Why was the Graphical User Interface so important – so transformative? Before GUIs became popular, command line interface (CLI) systems were how users interacted with computers. Telling the computer what to do involved typing in text (which was often coded) – and the output from the computer was invariably in text form too. Getting anything useful from a computer was often a long, laborious process – and one that needed, in effect, specialist skills (knowing, for example, that to find the contents of a directory, you needed to type ‘dir’, or to check the file system integrity of a disk, you needed to know that the command was ‘chkdsk’). It was certainly far from intuitive.
Making interaction simpler
The beauty of a good GUI is that anyone, with minimal training, can use a computer and be productive with it. A GUI typically includes numerous icons together with other visual indicators – and a simple ‘point and click’ operation to choose what you want the computer to do. It’s all about easing computer/human interaction.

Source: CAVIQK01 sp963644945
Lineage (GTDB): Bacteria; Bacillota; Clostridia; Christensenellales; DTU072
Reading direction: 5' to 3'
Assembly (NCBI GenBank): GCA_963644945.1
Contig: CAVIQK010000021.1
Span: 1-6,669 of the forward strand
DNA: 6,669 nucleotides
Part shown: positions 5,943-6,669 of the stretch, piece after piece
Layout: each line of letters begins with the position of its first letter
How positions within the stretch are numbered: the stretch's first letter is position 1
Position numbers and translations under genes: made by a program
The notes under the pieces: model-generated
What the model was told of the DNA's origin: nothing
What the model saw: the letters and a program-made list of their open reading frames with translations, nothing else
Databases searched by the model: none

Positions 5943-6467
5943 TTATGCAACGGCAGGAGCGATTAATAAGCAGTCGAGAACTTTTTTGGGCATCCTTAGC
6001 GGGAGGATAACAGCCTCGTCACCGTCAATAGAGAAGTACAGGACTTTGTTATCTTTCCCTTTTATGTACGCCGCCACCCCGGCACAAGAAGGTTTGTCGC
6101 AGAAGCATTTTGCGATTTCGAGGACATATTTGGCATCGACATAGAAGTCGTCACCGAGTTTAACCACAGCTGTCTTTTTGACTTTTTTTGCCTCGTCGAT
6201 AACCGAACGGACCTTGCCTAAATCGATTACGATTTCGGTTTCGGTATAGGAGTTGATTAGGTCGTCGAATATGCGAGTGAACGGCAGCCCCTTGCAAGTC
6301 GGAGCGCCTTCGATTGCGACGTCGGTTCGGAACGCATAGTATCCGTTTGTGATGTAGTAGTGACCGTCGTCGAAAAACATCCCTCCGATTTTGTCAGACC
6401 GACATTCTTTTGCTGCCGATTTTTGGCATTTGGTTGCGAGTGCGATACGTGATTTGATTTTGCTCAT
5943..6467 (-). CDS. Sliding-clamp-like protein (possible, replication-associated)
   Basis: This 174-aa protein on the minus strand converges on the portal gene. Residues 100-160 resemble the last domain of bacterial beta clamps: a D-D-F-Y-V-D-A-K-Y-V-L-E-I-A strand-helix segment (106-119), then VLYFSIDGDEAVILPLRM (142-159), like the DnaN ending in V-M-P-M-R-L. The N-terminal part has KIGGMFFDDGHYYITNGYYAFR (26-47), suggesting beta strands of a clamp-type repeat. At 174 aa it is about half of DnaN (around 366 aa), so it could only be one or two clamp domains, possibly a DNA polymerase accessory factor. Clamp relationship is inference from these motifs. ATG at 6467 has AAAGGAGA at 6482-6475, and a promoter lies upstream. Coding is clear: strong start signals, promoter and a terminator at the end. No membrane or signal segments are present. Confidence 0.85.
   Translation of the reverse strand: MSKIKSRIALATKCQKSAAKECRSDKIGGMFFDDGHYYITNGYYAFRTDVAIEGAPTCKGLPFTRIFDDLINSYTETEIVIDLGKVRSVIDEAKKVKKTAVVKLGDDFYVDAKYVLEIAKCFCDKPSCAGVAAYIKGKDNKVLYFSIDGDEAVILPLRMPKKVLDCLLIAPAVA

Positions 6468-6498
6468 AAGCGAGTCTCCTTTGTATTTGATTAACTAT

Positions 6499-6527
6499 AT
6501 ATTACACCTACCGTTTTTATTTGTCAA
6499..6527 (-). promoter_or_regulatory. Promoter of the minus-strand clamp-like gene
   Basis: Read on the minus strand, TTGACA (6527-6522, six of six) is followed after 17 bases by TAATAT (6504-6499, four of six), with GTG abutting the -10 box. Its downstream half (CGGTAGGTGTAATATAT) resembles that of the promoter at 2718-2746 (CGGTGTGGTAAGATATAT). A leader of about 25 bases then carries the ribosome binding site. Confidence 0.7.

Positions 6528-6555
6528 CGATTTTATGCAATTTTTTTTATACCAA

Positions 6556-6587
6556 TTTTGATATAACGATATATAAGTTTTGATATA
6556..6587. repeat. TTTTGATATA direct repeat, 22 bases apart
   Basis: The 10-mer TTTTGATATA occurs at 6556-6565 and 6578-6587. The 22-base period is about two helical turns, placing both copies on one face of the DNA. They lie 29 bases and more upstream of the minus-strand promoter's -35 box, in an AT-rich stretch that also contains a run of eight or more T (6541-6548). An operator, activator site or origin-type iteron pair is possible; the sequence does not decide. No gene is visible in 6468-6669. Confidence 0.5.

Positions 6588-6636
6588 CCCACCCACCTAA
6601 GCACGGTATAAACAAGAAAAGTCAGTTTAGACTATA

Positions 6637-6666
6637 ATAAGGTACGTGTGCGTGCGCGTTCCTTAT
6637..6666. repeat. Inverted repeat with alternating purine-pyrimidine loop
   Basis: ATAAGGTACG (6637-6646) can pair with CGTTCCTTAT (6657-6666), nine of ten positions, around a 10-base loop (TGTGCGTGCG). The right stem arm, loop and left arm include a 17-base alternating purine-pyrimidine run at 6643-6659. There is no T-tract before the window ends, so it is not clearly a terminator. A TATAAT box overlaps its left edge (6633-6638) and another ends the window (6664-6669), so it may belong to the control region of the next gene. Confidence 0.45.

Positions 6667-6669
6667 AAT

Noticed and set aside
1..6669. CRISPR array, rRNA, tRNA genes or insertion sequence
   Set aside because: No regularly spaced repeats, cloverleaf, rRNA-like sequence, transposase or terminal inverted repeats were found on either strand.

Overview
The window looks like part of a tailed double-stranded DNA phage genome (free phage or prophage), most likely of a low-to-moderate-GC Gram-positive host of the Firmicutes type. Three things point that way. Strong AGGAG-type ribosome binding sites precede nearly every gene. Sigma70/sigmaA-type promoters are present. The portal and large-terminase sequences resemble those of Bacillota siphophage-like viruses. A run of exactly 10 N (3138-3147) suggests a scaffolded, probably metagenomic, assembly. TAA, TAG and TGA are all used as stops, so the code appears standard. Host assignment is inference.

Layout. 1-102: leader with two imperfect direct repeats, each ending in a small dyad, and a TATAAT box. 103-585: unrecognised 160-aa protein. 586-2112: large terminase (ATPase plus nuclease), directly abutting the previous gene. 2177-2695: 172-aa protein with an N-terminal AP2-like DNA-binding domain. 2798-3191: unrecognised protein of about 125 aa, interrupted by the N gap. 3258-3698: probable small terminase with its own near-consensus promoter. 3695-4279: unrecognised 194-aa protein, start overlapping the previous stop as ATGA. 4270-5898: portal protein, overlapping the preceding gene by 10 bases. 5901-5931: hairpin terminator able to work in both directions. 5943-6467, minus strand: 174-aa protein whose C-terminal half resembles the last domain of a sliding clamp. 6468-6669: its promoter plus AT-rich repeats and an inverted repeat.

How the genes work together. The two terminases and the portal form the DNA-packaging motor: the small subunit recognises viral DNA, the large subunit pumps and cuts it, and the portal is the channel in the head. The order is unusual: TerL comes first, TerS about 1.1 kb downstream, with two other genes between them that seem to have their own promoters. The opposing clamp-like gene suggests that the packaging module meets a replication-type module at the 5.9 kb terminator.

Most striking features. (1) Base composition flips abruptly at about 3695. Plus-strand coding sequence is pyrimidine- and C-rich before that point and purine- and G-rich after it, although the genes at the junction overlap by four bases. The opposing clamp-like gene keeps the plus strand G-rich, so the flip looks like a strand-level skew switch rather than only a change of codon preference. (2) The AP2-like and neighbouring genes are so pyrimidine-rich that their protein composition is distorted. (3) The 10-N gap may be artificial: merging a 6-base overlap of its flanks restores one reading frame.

Like the London Underground map: a GUI uses smart graphical representations to make simple what would otherwise be complex and time-consuming – and provides information that, because it is intuitively understood, can be rapidly assimilated and acted upon.
How, though, are the map of the London Underground and the development of the GUI, relevant to media network management?
First: no-one would deny that today’s IP networks are incredibly complex – and that complexity is only growing as we ask more and more of them, and as they evolve to meet new needs. Expressed in numbers, perhaps the best example is the need to move from IPv4 to IPv6, driven by the proliferation of devices requiring to be attached to the network. The total number of possible IPv6 addresses is more than 7.9×1028 times as many as IPv4 – or, if you prefer: IPv4 will support ‘only’ 4,294,967,296 addresses, while IPv6 will support 340,282,366,920,938,463,463,374,607, 431,768,211,456… That’s complexity on a huge scale. IP networks are, in effect, the nervous system of our daily business and social lives. That complexity might be less of an issue if we weren’t wholly dependent on them to deliver what we expect, when we expect it.